Sol-gel methods are another common NMC synthesis method. In this method, transition metal precursors are dissolved in a nitrate or acetate solution, then combined with a lithium nitrate or lithium acetate and citric acid solution. This mixture is stirred and heated to about 80 °C under basic conditions until a viscous gel forms. The gel is dried at around 120 °C and calcined twice, once at 450 °C and again at 800-900 °C, to obtain NMC material.[12]

Hydrothermal treatment can be paired with either the coprecipitation or sol-gel routes. It involves heating the coprecipitate or gel precursors in an autoclave. The treated precursors are then filtered off and calcined normally. Hydrothermal treatments before calcination improves the crystallinity of NMC, which increases the material's performance in cells. However, this comes at the cost of longer material processing times.[12]


NMC cathode materials are historically related to John B. Goodenough's 1980s work on lithium cobalt oxide (LiCoO2).,[15] and can be represented as an intergrowth between a layered NaFeO2-type oxide and a closely related lithium rich Li2MnO3 oxide whose amount is related to the initial lithium excess. The invention(s) of Li-rich NCM cathode material(s) was reported ca. 2000-2001 independently by four research teams:

1) at Argonne National Laboratory in the USA a group led by Thackeray;,[16][17] reported these lithium-rich cathodes with the intergrowth structure.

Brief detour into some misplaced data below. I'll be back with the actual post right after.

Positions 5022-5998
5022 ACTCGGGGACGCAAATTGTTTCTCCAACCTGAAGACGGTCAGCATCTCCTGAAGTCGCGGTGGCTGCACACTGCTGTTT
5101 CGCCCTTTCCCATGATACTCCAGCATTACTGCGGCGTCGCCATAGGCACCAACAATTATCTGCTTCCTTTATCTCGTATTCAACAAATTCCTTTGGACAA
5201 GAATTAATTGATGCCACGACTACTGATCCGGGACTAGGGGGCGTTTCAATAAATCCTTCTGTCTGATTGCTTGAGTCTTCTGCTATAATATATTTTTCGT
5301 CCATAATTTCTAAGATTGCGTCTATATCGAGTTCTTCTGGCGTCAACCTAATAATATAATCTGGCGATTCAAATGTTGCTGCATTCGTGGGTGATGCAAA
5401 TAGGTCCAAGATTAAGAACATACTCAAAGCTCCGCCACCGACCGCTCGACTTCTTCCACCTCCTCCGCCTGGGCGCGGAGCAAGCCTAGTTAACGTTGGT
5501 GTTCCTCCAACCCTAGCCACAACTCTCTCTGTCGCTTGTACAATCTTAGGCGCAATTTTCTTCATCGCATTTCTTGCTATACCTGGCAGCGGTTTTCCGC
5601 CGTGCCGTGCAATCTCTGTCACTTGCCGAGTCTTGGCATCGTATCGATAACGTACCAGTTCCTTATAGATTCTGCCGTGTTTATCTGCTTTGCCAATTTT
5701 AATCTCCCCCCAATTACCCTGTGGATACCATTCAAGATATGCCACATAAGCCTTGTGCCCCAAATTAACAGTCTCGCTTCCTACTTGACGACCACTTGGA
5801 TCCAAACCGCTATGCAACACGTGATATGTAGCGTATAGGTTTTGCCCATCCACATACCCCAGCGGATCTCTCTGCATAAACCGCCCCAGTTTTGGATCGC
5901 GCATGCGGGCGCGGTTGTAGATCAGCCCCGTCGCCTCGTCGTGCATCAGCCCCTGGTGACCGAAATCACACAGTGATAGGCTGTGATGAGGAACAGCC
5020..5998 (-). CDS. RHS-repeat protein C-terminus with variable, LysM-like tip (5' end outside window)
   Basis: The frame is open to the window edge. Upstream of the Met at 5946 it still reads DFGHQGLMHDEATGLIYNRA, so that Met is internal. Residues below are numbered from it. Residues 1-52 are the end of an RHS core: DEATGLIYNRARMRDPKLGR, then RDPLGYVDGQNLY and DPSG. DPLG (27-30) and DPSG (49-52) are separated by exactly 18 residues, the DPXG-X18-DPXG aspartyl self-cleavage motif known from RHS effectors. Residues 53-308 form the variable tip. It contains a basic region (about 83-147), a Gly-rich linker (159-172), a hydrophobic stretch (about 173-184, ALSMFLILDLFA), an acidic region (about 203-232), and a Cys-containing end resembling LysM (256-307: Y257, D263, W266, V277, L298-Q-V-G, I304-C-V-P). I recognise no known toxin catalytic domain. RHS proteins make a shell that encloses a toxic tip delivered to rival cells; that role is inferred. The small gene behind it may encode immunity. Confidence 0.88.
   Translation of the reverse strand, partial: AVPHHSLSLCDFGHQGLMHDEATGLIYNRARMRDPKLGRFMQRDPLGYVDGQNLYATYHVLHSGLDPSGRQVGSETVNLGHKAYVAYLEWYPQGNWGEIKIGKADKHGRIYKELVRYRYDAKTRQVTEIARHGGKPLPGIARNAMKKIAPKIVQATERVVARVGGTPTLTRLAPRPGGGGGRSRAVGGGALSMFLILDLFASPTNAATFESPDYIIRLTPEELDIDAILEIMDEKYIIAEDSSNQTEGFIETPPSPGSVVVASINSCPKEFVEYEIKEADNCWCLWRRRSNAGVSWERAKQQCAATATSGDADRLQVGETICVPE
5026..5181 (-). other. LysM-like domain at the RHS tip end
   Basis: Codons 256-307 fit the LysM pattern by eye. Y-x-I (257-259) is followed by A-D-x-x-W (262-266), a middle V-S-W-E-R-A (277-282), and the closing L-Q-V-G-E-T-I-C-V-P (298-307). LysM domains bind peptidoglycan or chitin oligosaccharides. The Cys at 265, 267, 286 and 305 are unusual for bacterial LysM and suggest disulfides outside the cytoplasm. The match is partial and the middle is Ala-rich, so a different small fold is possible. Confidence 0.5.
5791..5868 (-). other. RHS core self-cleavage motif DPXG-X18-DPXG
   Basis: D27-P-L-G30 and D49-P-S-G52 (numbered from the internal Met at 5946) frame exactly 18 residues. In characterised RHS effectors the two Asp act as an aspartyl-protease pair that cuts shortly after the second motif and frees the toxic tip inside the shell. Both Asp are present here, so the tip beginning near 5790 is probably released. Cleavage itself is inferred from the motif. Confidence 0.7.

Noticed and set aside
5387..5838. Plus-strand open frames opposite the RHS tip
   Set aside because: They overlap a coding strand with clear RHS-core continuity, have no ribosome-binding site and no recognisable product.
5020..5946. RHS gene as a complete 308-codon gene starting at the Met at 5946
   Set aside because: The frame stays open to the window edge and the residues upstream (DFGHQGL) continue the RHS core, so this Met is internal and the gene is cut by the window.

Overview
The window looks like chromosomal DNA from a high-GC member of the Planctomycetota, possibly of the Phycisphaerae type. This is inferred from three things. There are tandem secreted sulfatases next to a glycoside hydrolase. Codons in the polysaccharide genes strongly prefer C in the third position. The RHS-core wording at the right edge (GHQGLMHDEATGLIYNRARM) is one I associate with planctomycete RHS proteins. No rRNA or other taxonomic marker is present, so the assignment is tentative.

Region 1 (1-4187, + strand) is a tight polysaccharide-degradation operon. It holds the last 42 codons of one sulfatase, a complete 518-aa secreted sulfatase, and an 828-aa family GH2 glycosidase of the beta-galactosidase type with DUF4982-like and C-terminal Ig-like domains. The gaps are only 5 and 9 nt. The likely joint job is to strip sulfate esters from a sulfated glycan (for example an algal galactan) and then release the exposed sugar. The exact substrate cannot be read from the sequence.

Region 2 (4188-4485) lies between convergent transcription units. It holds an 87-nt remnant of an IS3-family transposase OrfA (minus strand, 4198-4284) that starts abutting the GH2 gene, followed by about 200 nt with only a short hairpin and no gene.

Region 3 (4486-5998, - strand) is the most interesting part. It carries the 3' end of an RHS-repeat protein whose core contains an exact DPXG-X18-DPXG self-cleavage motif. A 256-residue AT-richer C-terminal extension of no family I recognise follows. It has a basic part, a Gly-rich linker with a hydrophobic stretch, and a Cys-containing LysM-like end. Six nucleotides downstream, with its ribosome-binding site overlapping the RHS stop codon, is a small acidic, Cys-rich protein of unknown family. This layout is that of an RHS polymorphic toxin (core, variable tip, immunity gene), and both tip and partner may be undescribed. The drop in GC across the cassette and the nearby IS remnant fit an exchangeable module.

2) at Pacific Lithium in New Zealand a team led by Brett Amundsen reported a series of Li(LixCryMnz)O2 layered electrochemically active compounds;[18]

3) at Dalhousie University in Canada a team led by Jeff Dahn;[19] reported a series of layered cathode materials based on a solid solution formulation of Li(LixMyMnz)O2, where metal M is not chromium.

4) at Osaka City University led by Tsutomu Ohzuku.[20] The latter group also developed lithium nickel cobalt aluminium oxides.


The cell voltage of lithium ion batteries with NMC cathodes is 3.6–3.7 V.[21]

Arumugam Manthiram has reported that the relative positioning of the metals' 3d bands to the oxygen 2p band leads to each metal's role within NMC cathode materials. The manganese 3d band is above the oxygen 2p band, resulting in manganese's high chemical stability. The cobalt and nickel 3d bands overlap the oxygen 2p band, allowing them to charge to their 4+ oxidation states without the oxygen ions losing electron density.[22]


Audi e-tron Sportback, a car that uses NMC-based batteries as a power source.

Many electric cars use NMC cathode batteries. NMC batteries were installed in the BMW ActiveE in 2011, and in the BMW i8 starting from 2013.[23] Other electric cars with NMC batteries include, as of 2020: Audi e-tron GE, BAIC EU5 R550, BMW i3, BYD Yuan EV535, Chevrolet Bolt, Hyundai Kona Electric, Jaguar I-Pace, Jiangling Motors JMC E200L, NIO ES6, Nissan Leaf S Plus, Renault ZOE, Roewe Ei5, VW e-Golf and VW ID.3.[24] Only a few electric car manufacturers do not use NMC cathodes in their traction batteries. Tesla is a significant exception, as they use nickel cobalt aluminium oxide and lithium iron phosphate batteries for their vehicles. In 2015, Elon Musk reported that the home storage Tesla Powerwall is based on NMC in order to increase the number of charge/discharge cycles over the life of the units.[24]

Mobile electronics such as mobile phones/smartphones, laptops, and pedelecs can also use NMC-based batteries.[25] These applications almost exclusively used lithium cobalt oxide batteries previously.[26] Another application of NMC batteries is battery storage power stations. Two such storage systems were installed in Korea in 2016 with a combined capacity of 15 MWh.[27] In 2017, a 35 MW NMC battery with a capacity of 11 MWh was installed and commissioned in Newman in the Australian state of Western Australia.[28][29]

See also[edit]